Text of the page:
• Insurance

It should be highlighted that in a building’s apartments, the Community of Landlords is required to maintain the building’s reconstruction value. The individual insurance policy for each apartment should, therefore, not guarantee the full value of the apartment, if not only the damage to the interior of the apartment itself, its contents and its liability to third parties. It is also advisable to insure the building at first risk in case the Community does not have combined insurance.

  • Revenue tax in Spain

You must also pay an annual tax on any revenue generated here in Spain, whether you are a resident or not. “Non-residential landlords in Spain must pay tax on Non-Residential Revenue (IRNR)” because they must declare their private income made on the property”. There are two ratings for this type of private income generated from property: - Income from renting your property: 24% of the profit (i.e. revenue minus expenses) -Tax for property income derived from the property’s own use: 24% on 1.1% of the Cadastral Value of the Building. If you are intending on becoming a Spanish resident, you should declare your income and show your Statement of Personal Income Tax (Déclaration d’Impôt sur le Revenu des Personnes Physiques – IRPF) regardless of how you acquired it. Fiscally speaking, if you have lived in Spain for longer than 183 days in a year, you’re considered to be a resident even if it may not officially be the case.

  • Tax on capital gains and retentions

The tax on capital gain for residents in 2016 is 19% for capital between 0-6.000€, at 22% for 6.000- 50.000€ and 23% for 50.000€ +. With regards to tax for residents selling a habitual residence in Spain, the received funds from the sale may be used for the purchase of another habitual residence during the two years preceding and following the sale of the first house. If the sale total is reinvested into the new house, the previously paid tax on the former house will be fully exonerated. However, if only a portion of the sale of reinvested, the tax liability will be reduced correspondingly. Under the new law, all non-residential sellers, regardless of the date on which they acquired the property, are subject to retention of 3% of the sale price. This is paid to the tax authorities by the buyer on behalf of the seller and is applied in exchange for the tax on the seller’s capital gains. Ensure you know how to differentiate between constructed square meters and real square meters  You should know that in Spain there is a significant difference between the two. We advise checking the actual square meters of a property before buying because they are often poorly marked. A Spanish seller will often let on to you that the property is 60 constructed meters squared when, in reality, the area is 48 meters squared.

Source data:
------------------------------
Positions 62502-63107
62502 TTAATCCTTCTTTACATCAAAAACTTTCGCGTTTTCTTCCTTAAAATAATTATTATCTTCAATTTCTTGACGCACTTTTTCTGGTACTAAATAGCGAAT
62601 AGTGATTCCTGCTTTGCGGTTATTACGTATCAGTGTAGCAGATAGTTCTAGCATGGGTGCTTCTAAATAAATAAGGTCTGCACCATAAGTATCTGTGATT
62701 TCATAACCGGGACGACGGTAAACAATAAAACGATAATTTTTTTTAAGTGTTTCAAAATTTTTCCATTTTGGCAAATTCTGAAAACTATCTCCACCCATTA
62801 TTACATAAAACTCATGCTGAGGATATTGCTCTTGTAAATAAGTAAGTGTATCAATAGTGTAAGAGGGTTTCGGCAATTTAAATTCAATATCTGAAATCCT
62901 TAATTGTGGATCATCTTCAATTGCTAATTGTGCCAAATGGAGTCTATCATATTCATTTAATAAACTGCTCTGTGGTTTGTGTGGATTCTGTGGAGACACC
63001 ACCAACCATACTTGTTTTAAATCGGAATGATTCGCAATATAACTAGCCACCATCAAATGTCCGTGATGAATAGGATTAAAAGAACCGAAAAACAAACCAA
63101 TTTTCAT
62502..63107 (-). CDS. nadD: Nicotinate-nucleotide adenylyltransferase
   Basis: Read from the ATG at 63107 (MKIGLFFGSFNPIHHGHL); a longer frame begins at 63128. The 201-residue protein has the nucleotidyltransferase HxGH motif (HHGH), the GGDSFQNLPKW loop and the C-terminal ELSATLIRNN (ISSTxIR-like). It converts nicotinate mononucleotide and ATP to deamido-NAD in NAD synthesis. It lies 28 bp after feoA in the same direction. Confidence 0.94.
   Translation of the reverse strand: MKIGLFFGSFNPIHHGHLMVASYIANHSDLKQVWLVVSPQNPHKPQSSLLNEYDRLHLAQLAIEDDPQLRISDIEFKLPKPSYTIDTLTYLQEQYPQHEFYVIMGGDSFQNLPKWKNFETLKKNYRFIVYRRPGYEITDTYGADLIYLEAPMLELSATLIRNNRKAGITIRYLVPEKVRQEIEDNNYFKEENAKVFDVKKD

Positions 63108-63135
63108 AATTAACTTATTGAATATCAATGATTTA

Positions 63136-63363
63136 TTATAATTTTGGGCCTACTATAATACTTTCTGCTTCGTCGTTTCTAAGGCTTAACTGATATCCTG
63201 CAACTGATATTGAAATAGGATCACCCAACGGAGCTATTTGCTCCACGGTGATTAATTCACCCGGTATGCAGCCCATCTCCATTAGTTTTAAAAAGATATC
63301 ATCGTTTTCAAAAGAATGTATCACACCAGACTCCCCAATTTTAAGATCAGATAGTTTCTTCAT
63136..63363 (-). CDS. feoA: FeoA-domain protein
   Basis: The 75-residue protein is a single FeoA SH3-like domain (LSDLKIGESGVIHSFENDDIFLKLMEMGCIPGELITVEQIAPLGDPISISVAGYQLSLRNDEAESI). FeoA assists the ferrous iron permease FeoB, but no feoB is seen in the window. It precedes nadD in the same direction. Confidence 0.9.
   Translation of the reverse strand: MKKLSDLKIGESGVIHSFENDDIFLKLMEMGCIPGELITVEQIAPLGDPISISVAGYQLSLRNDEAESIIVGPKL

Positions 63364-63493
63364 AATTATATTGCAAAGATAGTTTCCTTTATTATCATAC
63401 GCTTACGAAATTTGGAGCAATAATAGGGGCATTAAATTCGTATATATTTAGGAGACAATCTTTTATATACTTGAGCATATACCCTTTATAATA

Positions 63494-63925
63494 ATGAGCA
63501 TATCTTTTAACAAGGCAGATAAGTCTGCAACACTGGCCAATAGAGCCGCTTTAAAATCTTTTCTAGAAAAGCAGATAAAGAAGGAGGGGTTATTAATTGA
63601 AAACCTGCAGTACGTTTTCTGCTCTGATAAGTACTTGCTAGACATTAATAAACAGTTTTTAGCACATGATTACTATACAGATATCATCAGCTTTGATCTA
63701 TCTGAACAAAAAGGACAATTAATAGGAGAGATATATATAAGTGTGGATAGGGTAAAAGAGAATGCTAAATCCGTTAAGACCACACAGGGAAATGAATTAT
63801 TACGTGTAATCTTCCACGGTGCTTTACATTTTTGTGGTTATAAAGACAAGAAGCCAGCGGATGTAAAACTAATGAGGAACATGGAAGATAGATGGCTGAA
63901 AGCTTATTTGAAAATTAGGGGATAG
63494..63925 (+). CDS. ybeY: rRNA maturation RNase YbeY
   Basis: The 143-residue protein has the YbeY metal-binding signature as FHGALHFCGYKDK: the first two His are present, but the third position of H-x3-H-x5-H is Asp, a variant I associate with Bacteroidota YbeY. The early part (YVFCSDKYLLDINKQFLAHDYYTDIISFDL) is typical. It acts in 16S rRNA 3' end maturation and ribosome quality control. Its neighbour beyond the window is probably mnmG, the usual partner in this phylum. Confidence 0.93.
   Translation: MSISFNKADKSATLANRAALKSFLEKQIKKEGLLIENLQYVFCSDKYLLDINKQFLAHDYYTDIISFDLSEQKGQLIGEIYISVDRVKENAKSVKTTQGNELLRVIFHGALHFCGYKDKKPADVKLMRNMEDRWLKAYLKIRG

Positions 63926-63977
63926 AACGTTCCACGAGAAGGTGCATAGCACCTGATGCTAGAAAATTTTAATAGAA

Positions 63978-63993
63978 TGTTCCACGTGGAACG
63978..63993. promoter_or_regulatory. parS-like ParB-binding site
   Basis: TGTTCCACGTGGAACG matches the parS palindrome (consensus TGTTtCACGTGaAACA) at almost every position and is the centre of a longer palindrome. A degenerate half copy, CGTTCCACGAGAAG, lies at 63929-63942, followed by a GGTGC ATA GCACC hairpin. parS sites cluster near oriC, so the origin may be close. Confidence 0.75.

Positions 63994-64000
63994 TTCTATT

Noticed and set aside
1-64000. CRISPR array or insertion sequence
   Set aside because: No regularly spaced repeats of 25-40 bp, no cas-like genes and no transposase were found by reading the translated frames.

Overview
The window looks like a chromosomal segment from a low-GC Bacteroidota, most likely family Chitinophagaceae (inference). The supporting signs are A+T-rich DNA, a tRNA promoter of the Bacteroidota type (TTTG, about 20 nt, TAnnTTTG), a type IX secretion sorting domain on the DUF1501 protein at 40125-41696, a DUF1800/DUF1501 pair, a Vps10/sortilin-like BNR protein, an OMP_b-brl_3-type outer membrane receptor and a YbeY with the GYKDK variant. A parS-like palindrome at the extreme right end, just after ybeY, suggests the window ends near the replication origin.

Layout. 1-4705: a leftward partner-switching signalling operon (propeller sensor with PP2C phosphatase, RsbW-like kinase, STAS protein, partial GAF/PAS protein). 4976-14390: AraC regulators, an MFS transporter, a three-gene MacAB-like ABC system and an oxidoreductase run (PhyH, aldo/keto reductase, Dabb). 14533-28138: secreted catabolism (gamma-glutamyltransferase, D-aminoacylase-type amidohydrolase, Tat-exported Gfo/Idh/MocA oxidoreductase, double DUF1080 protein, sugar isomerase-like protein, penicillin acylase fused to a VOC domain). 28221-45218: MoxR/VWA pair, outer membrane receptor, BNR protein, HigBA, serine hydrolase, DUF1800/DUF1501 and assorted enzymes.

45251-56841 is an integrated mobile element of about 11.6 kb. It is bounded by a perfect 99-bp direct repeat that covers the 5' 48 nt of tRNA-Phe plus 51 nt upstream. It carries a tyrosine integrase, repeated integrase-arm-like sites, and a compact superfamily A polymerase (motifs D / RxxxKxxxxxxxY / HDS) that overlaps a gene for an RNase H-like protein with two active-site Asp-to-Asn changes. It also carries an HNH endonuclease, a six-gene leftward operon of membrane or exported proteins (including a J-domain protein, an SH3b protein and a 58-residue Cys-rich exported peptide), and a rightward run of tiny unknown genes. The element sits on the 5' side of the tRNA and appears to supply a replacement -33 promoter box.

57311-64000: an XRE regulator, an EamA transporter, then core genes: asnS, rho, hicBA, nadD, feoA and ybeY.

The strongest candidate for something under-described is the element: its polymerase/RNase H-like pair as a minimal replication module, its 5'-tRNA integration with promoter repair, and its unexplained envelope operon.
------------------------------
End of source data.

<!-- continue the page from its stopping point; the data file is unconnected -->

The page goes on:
Whilst hiring a professional firm is an additional cost on top of your payments (taxes, notary, registry etc), it is also imperative you avoid wasting your time and your money when deciding to invest in Spanish property.TAS Consultoría, a consultancy and accounting firm in Barcelona, advises and supports you in every step towards buying a property in Spain. Our legal experts will be at your side throughout all contract negotiations and will review it once complete. Find out more about our real estate services by purchasing our Spanish property pack or feel free to contact us via telephone for free at  +34 93 159 48 91 or by email at

Published on par Jonatan Carbonell